Shupe consented to having his blood drawn at the hospital in Bozeman, after which he was taken to the Gallatin County Detention Center, where he was held without bond on the charge of felony driving under the influence of alcohol.

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An inebriated Gallatin Gateway man, who almost rolled his truck while driving 110 miles per hour as he fled from police, was booked into the Gallatin County Detention Center early Sunday 

morning on multiple charges.

According to court documents, a Gallatin County Sheriff’s deputy called for assistance while unsuccessfully attempting to stop a high-speed pickup truck on Highway 191 at about 12:30 a.m. on June 7. The deputy who was attempting the stop the truck stated that the driver was ignoring his emergency lights and siren, and had gone off the road and almost rolled.

Three minutes later, the deputy reported that the truck had stopped near the intersection of Cottonwood Road, and that he had the male driver in custody. Because the pickup driver spoke only Spanish, a Spanish-speaking deputy came to the scene and directed the man through field sobriety tests, on which he performed poorly, and a breath test, which measured his blood alcohol content as .207.

Court documents state that the man’s eyes were bloodshot and watery, that his breath smelled of alcohol, and that there was an open container of beer on the seat of the man’s truck.

The pickup driver was taken to the jail, where he provided two more breath samples that registered .140. He was charged with driving under the influence of alcohol, possession of an open container of alcohol, eluding a peace officer, and reckless driving. He was held on $2,005 bond.

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A transient from Oregon who was acting suspiciously in a Four Corners neighborhood last week was booked into the Gallatin County Detention Center on charges of felony possession of drug paraphernalia.

According to court documents, a neighbor reported that the 44-year-old woman from Ashland, Ore., was attempting to enter a residence on Lower Rainbow Road without permission. When a Gallatin County Sheriff’s deputy arrived and began questioning the woman, she picked up a marijuana pipe and put it into one of her bags in an “obvious attempt to conceal” it.

The woman told the deputy that she had just smoked marijuana, and admitted that the pipe and some marijuana cigarettes belonged to her. Upon securing a search warrant, the deputy seized the pipe and three partially burned marijuana cigarettes.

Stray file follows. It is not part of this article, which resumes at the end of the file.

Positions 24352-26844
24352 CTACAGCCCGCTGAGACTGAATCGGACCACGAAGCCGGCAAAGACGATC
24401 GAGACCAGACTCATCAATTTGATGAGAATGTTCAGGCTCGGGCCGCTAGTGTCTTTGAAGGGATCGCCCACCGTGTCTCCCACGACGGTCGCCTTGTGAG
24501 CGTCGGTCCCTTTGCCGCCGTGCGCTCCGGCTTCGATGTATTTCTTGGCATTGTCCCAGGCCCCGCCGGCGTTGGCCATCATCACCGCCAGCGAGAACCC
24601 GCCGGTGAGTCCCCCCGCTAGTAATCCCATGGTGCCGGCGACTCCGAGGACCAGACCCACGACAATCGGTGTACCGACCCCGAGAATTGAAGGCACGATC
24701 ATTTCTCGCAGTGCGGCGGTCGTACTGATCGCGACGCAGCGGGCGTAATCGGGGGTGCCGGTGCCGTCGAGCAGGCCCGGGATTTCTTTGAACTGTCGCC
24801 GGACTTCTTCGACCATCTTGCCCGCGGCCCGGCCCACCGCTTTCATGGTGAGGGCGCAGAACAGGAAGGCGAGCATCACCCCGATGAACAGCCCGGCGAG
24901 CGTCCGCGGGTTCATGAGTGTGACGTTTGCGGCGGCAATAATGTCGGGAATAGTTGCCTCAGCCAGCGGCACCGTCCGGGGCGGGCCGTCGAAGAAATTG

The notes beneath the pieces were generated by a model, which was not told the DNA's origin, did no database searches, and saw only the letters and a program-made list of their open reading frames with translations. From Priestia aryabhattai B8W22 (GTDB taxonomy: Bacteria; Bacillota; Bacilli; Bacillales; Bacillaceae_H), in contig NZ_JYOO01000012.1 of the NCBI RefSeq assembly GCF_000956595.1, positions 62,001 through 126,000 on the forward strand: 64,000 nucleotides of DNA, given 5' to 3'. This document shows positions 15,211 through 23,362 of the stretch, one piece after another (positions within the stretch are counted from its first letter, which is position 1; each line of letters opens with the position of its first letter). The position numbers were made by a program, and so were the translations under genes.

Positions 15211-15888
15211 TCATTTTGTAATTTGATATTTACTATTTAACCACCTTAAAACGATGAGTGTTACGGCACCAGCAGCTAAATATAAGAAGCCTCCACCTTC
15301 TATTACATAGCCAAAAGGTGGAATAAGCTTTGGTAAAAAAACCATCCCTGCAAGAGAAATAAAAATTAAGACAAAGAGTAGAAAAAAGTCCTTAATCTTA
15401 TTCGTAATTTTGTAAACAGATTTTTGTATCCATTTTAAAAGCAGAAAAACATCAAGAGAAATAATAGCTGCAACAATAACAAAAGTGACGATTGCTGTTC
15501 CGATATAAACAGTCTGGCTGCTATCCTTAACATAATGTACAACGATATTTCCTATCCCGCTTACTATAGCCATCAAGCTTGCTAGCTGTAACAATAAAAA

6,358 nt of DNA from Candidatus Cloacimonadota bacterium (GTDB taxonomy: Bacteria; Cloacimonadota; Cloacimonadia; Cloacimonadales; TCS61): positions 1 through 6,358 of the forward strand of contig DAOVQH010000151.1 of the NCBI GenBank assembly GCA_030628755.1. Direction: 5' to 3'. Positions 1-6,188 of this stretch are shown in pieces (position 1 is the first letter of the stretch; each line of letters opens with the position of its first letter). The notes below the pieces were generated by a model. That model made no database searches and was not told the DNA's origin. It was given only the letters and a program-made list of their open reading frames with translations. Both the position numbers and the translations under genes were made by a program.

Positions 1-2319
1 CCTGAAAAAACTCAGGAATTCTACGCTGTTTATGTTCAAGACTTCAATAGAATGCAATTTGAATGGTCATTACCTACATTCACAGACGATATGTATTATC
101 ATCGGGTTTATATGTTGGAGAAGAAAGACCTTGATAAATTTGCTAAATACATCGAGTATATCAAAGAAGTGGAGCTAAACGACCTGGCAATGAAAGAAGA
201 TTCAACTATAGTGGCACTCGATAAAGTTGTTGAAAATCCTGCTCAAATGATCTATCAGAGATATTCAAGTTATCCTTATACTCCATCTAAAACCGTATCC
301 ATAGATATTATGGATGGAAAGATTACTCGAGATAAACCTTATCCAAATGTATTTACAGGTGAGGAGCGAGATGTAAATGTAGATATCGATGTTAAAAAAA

The owner of the home later told authorities that he did not know the woman and that she had no reason to be at his home; however, he did not wish to press charges.

Authorities were unable to find a record of the woman possessing a medical marijuana card, though court reports note that it is legal to use marijuana for recreational purposes in Oregon. The woman was cited for criminal possession of dangerous drugs, but held only on the drug paraphernalia charge.

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A Duvall, Wash., man suspected of driving under the influence of alcohol was booked into the Gallatin County Detention Center after running a stop sign and crashing into a vehicle in Manhattan on July 2.

According to court records, the 46-year-old man was at fault for the crash on Wooden Shoe Lane, which occurred at about 8:40 p.m. A Montana Highway Patrol trooper administered roadside sobriety and breath tests to the driver after noticing that he smelled like alcohol, had bloodshot eyes, and had an open container of alcohol in his car. The man performed poorly on the tests and his blood alcohol level was .217 at the scene, though he told the trooper he hadn’t had anything to drink since 9 a.m.

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A 28-year-old Manhattan man was jailed last week after admitting he had exposed himself and masturbated in front of minors at the East Gallatin Recreation Area in Bozeman on July 1.

At about 4 p.m. that day, Bozeman police responded to complaints about a man walking around the park naked, then masturbating in the driver’s seat of his truck with the driver’s door open. Court documents state that witnesses interviewed by police on July 2 said that this activity occurred within plain view of 10 children ranging in age from 1 to 12 years old. The man had left the park in his truck by the time police arrived; however, they were able to identify the owner of the truck by the license plate, and contact the man at home.

Officers questioned the man at his home after the incident, then followed up with a phone all to him the next day. During the call, the man admitted that he “has a problem” and “wished to seek out counseling,” according to court records.

The man, who has two prior convictions for indecent exposure, was charged and held at the Gallatin County Detention Center without bond.

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Tuesday was a bad day for a Three Forks woman, who crashed into a truck on Amsterdam Road Tuesday after her brakes failed and authorities discovered a number of other reasons to take her the county jail.

The 44-year-old took the Amsterdam Road exit of Interstate 90 at about 10:30 Tuesday morning. Her brakes failed a the end of the on-ramp, and her car struck a Toyota Tundra that was headed eastbound.

According to court documents, the woman told the responding Montana Highway Patrol trooper that there was a warrant for her arrest, which they confirmed. When checking the registration of her vehicle they also discovered that the license plates on the sedan were registered to a different vehicle, and that the car was not registered with the state. The woman told officers that the car also was not insured, an offense for which she had been convicted previously in December 2015.

The woman was arrested on the outstanding warrant and taken to the Gallatin County Detention Center, where she was charged with violating the state’s open container law, the seatbelt violation, displaying license plates assigned to another vehicle, driving with a suspended license, and driving without insurance.